The New Georgia Encyclopedia, a Web-only reference about all things Georgian, will be publicly launched by Gov. Sonny Perdue at a ceremony in the State Capitol, Feb. 12. In fact, the material is already available on the NGE Web site (www.georgiaencyclopedia.org), and it will continue to grow and develop for many years to come.
The encyclopedia is a joint project of the Georgia Humanities Council, the governor’s office, the UGA Press and the University System’s online library, GALILEO. The editorial offices are in the main library at UGA. Editor John Inscoe is a professor of history, and managing editor Kelly Caudle (and the small editorial staff) are affiliated with the Press. Approximately 40 experts from all over the state served as section editors, identifying, soliciting and evaluating articles.
“The partnership of so many individuals and groups-including many talented faculty and staff within our University System-truly has resulted in an outstanding online resource on Georgia,” says Chancellor Thomas C. Meredith.
With funding support from a large number of public and private organizations, the encyclopedia will be accessible free to anyone with an Internet connection.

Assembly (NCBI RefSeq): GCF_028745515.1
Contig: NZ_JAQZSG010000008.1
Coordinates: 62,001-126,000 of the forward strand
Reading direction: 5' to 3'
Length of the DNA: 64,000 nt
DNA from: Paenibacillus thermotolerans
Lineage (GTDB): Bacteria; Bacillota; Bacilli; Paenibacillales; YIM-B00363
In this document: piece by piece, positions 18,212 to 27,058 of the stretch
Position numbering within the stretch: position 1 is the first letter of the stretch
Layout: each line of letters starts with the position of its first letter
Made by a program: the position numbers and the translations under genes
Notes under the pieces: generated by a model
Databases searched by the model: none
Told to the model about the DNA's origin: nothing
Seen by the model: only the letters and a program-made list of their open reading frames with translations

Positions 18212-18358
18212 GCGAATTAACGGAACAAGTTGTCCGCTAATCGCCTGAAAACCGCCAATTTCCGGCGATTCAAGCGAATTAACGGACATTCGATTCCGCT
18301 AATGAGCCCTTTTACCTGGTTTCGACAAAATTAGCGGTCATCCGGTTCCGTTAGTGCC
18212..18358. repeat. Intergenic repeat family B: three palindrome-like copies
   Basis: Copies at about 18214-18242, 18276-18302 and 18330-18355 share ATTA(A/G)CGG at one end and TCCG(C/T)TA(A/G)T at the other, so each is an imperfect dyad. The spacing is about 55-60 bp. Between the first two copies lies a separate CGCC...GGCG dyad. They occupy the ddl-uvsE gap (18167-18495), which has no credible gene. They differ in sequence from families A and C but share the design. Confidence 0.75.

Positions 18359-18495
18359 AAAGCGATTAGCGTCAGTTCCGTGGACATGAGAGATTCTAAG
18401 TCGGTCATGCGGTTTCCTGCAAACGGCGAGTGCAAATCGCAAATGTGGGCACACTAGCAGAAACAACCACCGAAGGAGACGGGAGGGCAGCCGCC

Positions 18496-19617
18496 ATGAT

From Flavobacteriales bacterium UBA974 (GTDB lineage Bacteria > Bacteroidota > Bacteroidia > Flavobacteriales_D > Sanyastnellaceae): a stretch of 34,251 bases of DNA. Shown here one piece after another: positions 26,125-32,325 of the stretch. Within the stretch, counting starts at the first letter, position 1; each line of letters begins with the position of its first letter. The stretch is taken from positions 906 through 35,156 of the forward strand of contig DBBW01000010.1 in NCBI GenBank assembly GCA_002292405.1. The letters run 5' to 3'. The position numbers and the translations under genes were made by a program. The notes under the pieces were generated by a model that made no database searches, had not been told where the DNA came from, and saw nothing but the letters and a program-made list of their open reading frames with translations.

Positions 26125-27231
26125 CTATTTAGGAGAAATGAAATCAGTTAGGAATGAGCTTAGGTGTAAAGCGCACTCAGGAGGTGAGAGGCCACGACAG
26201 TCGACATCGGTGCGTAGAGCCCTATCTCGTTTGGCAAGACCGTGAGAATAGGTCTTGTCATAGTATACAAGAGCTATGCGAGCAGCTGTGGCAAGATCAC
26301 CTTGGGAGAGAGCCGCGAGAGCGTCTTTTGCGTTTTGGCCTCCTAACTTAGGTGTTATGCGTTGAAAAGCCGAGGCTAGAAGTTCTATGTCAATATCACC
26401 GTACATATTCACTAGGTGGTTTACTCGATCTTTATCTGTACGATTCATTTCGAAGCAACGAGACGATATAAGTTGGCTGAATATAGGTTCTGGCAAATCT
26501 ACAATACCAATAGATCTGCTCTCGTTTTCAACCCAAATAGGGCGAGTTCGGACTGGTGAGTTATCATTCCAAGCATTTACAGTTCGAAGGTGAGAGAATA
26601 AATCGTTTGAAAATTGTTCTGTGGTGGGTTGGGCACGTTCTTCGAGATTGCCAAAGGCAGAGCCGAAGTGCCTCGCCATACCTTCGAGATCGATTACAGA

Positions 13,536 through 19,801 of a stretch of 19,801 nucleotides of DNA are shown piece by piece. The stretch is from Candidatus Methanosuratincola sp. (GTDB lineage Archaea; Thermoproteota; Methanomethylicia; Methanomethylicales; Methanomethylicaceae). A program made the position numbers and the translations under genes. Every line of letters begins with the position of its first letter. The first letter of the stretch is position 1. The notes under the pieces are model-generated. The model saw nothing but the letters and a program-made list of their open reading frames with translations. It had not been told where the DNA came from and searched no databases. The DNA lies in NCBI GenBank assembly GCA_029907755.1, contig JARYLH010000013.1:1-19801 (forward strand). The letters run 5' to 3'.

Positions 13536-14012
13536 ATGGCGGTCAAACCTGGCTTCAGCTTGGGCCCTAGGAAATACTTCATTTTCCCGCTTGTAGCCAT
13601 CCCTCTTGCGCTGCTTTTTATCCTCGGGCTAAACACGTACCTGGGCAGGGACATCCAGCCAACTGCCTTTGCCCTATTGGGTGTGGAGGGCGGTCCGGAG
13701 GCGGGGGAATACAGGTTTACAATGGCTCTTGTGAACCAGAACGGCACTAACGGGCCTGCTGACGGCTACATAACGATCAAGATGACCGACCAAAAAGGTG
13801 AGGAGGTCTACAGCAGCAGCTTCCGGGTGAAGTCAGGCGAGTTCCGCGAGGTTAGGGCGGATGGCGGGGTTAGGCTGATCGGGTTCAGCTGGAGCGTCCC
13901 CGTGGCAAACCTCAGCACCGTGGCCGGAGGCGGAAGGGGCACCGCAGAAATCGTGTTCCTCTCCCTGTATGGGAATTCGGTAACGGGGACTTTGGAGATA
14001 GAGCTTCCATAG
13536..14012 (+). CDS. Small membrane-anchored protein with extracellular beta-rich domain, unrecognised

“For researchers and educators-and anyone interested in Georgia-the New Georgia Encyclopedia will be invaluable,” says Steve Wrigley, senior vice president for external affairs at UGA and chair of the Georgia Humanities Council.
Digital technology has made it possible to expand the encyclopedia’s content beyond traditional words and illustrations. Audio and video clips are incorporated, some previously recorded, some produced by NGE staff. The article on Georgia pottery, for example, includes three-dimensional images. The article on writer James Dickey offers a filmed interview with Dickey.
The encyclopedia grew out of the partnership between the Georgia Humanities Council and the UGA Press that produced the New Georgia Guide in the 1990s. An effort that had involved hundreds of people throughout the state in planning, fund raising, researching and writing, that project gave birth to the idea of an even more monumental encyclopedia about Georgia that would take advantage of Internet technology. The project began in earnest early in 2000.
The Feb. 12 launch marks the public introduction of the NGE, but it will continue to expand. Approximately 700 articles will be on the site by the launch date, says Kelly Caudle. She expects another 1,300 articles to be added in the next two years. Articles will be added and updated as needed.